Category Archives: Children

3 Tips to Prevent Hot Car Deaths

Every year, tragic headlines remind us that hot car deaths can happen to anyone. 
Since 1998, 41 children have died in North Carolina after being left or stuck in a hot car (Source: National Safety Council). 


Parents and caregivers that experience hot car tragedies often report a change in routine or distraction that led to their child accidentally being left in the car. The consequences of these temporary changes in routine can be devastating, and proactive prevention is crucial. 


Life can be chaotic and unpredictable. Especially with kids! Never assume that you will hear your child and “never forget” they are in the backseat. If your child falls asleep or is uncharacteristically quiet, it’s important to have proactive reminders to ensure you never forget they are in the backseat. 


Here are three essential tips to ensure the safety of children during hot weather:


1 – Leave a visual reminder
Keep a stuffed animal in your child’s car seat when it is not in use. Anytime you travel with your child, move the stuffed animal to the front seat to remind yourself that your child is back there. 
Create a fun routine with your “Car Seat Teddy Bear” to help you and your child stick to it.
  • Have your child give the Car Seat Teddy Bear a high five when they switch spots and the bear is moved to the front seat.
  • Sing a little song about “Car Seat Teddy Bear” and give it a name.
The more you personalize this routine, the more likely you are to remember to follow it.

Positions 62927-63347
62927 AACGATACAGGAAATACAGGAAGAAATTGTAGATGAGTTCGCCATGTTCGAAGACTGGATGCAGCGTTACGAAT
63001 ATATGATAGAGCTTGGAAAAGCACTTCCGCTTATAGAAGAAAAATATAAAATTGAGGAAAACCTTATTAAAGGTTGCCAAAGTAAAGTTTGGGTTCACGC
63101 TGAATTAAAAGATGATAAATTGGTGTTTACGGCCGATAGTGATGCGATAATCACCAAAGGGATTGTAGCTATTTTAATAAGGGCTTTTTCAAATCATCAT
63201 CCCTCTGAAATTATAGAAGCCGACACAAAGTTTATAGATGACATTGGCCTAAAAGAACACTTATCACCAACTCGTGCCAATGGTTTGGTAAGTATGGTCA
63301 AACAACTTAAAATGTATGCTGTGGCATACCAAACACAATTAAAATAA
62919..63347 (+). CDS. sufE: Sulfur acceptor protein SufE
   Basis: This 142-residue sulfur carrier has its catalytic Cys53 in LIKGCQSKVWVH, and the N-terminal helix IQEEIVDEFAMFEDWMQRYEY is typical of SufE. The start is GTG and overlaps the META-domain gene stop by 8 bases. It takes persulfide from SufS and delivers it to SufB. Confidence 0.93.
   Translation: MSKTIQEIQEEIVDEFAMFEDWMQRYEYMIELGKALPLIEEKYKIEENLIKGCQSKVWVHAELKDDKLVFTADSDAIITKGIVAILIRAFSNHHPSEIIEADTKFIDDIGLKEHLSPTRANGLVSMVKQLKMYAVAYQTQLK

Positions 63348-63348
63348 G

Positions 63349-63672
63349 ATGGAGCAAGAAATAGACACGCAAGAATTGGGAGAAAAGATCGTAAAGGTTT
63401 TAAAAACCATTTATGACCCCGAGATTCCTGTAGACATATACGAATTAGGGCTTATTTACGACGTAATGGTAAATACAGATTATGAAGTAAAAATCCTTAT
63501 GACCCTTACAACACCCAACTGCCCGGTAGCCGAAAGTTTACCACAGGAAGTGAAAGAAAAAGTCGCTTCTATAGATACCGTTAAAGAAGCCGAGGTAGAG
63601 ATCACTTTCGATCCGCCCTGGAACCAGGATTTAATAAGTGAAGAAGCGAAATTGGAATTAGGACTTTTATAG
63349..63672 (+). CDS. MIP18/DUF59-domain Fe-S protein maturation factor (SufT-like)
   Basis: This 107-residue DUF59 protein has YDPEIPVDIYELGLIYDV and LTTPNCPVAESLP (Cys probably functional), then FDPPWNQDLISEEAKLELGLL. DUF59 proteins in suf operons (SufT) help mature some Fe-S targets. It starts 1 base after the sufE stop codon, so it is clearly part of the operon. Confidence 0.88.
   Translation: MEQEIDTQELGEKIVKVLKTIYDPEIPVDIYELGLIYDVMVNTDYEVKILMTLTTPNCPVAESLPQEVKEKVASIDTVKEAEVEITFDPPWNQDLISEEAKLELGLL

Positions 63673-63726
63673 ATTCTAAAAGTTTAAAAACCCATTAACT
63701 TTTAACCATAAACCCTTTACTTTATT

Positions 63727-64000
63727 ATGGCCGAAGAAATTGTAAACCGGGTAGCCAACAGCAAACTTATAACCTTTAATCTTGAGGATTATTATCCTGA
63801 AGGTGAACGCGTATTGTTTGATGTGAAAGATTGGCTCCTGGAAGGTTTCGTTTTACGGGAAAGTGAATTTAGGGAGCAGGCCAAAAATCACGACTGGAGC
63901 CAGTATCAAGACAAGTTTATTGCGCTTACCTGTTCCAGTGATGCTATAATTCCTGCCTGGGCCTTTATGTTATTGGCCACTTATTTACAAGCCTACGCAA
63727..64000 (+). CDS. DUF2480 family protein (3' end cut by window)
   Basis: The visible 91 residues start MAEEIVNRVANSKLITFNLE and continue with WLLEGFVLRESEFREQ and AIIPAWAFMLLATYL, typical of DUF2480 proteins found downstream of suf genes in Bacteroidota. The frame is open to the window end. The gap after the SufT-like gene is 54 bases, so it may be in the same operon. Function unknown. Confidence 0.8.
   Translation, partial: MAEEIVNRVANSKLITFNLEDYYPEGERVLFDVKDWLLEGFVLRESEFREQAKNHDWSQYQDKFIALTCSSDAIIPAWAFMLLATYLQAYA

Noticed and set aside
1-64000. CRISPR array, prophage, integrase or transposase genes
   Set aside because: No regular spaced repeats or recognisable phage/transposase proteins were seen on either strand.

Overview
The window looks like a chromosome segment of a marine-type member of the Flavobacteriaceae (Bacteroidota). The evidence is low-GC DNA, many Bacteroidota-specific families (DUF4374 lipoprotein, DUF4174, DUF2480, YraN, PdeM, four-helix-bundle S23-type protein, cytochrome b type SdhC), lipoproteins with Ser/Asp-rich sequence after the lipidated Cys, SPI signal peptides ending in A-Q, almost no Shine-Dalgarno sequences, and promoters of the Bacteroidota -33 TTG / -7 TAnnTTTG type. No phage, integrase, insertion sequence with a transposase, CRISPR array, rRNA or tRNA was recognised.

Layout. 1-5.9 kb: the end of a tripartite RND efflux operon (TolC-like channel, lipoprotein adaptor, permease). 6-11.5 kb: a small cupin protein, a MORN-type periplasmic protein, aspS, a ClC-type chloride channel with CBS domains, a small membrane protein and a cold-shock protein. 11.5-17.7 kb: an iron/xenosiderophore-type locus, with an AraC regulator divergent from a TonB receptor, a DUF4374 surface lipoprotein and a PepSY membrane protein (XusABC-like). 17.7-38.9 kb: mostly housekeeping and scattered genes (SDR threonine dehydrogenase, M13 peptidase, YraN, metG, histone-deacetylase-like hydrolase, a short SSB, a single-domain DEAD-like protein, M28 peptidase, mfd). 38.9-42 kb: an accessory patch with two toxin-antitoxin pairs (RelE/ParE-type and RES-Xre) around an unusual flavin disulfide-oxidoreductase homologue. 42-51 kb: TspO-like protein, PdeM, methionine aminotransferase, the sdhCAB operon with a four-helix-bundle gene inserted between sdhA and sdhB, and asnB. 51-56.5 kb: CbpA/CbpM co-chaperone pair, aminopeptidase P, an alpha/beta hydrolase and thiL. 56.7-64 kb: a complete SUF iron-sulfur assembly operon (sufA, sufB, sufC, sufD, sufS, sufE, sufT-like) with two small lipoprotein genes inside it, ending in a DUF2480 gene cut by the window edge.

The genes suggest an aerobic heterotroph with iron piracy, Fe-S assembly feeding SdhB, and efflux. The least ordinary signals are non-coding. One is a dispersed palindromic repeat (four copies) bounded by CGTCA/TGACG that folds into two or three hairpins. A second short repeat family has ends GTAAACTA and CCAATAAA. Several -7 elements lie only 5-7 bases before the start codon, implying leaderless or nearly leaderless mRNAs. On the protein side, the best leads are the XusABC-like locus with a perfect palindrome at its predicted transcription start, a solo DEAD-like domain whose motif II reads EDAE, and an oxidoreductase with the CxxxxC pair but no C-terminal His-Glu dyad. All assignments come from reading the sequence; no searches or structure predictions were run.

2 – Put an essential item in the backseat
Anytime you travel with your child, put an item in the backseat that you wouldn’t leave without. Ideas of essential items:
        • One of your shoes
        • Purse
        • Wallet
        • Phone
3 – Lock all car doors, always
Unfortunately, some hot car deaths occur when children “play” in or around cars and get stuck inside. Eliminate this risk by always locking your car doors. Teach your children that cars are not places to play and show them how to honk the horn and/or unlock the doors if they are ever stuck in a vehicle. 
If you ever see a child left alone in a vehicle, especially during the summer, act fast to quickly remove them from the hot vehicle. If the car is locked, break the window. Call emergency services immediately.
Two little girls wearing backpacks hold hands with an adult.

4 Things You Can Do to Raise Traffic-Safe Kids

Tragically, traffic crashes are the #1 leading cause of death for North Carolina kids ages 5 – 14 (Source: NC Department of Health and Human Services).


Keep your kids safe with these 4 simple tips.


1 – Show Them What Safety Looks Like

In the middle of your third Zoom meeting of the day, you look over to see your four year old daughter pounding away on a plastic keyboard, balancing her toy cell phone on her shoulder and talking like a boss baby. Her air of authority makes you laugh and pulls your attention away from your call. Your mini-me is at it again.